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A Lot or a Little?
What you will—and won't—find in this movie.
Superman learns that trying to protect Lois Lane all the time stops them both from living life to the fullest. He also learns a lesson from Brainiac: one can't obtain knowledge or grow by trying to contain and control everything. Also, Supergirl learns to face her fears and overcome a traumatic experience in her life.
Positive Role Models
Though Superman does get into a lot of fights, he's always a role model for kids and teens who feel like outcasts. He's a genuinely good person, always trying to help others and do good, even if the path is not always clear. Even though he's all-powerful, he still has to deal with all kinds of tough, everyday decisions.
Violence & Scariness
There's lots of comic book-style fighting in this movie. Super-characters punch and pummel each other with tremendous force. Terrorists appear and threaten the city, shooting guns and threatening bombs. Brainiac steals cities and launches missiles, hoping to destroy planets. At one point, Brainiac catches Superman and some Super-blood is shown. During the opening credits, Brainiac undergoes some kind of gory transformation (an eye is plucked out, etc.).
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Sex, Romance & Nudity
Superman/Clark Kent and Lois Lane have an adult, romantic relationship in this movie. They have lovers quarrels and kiss, though it never goes beyond that. (Sex is never hinted at or mentioned.) Jimmy Olsen goes gaga when he sees cute Supergirl for the first time. Both Lois and Supergirl are dressed in sexy clothing.
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"Hell" and "God" are used as exclamations. Lois gives a double-fisted, rude finger gesture to the bad guy.
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Parents Need to Know
Parents need to know that Superman: Unbound is a straight-to-DVD feature-length animated movie that contains heavy fantasy/comic book-fighting, as well as terrorist attacks, guns and shooting, bombs, and missiles, plus some explosions (no casualties) and a little Super-blood. Superman and Lois have a relationship in this one, including quarrels and kissing. Lois and Supergirl both wear somewhat sexy outfits. Language is minimal, but Lois uses a double rude finger gesture in one scene. To stay in the loop on more movies like this, you can sign up for weekly Family Movie Night emails.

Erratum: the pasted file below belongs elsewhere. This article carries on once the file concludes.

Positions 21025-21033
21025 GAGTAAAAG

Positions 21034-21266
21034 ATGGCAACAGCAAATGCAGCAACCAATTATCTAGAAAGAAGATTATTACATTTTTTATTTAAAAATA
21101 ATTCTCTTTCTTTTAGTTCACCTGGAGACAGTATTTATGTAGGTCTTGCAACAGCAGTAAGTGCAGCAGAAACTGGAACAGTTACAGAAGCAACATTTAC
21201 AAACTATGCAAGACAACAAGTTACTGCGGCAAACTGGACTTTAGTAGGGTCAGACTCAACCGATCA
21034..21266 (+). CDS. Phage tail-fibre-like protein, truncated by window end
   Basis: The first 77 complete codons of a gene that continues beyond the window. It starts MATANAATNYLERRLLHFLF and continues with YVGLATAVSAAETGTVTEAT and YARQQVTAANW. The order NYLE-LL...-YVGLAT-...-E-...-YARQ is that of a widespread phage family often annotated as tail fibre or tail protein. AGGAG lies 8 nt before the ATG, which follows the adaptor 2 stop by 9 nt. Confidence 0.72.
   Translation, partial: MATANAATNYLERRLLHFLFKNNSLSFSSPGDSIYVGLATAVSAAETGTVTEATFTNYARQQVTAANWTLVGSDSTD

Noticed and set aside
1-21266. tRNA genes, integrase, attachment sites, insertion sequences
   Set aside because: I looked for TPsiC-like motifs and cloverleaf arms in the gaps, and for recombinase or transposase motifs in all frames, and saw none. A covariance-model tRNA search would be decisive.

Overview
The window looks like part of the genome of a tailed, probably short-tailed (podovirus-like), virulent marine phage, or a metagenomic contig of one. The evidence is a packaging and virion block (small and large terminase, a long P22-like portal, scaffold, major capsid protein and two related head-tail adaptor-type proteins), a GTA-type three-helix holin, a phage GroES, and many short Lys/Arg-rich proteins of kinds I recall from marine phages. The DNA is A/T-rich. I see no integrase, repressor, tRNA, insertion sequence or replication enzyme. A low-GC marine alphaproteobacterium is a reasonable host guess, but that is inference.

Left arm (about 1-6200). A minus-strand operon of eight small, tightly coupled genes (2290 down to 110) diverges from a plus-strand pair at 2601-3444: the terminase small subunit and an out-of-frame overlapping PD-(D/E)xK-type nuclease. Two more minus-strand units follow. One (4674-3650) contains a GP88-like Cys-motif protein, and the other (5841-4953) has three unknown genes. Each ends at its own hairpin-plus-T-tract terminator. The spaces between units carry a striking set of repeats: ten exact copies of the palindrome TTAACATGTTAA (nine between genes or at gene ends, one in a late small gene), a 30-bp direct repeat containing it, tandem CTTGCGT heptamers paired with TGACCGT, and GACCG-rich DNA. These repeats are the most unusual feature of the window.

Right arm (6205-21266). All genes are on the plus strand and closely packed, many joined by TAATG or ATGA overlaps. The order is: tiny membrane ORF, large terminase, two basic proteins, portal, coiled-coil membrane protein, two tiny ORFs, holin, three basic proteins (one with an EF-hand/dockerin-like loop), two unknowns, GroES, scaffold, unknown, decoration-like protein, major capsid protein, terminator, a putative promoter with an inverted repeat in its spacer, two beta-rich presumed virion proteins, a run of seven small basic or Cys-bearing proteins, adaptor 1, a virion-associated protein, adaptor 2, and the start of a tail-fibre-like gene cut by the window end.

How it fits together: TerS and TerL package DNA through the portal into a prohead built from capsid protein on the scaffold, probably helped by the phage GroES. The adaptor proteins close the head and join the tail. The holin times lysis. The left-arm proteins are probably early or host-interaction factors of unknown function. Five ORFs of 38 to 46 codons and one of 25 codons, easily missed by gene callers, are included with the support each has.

Is It Any Good?
For some reason, the Superman stories that have been coming out of the DC superheroes animated pipeline have been far more thoughtful than the rest, and this one is among the best of them. Superman is often written off as a simplistic hero with no inner demons, but he's certainly the center of some fascinating moral conundrums.
Director James Tucker, who has much experience in animation but makes his feature directorial debut, provides clean appealing lines for the characters and a strong sense of space, clarity, and gravity. Superman's fight scenes really pack a punch here. Tucker deftly balances the story -- which is based on a 2008 series of comic books by Geoff Johns and Gary Frank -- allowing for character development, rich ideas, and slam-bang excitement. It fills out its 75 minutes perfectly.
Did we miss something on diversity?
Research shows a connection between kids' healthy self-esteem and positive portrayals in media. That's why we've added a new "Diverse Representations" section to our reviews that will be rolling out on an ongoing basis. You can help us help kids by suggesting a diversity update.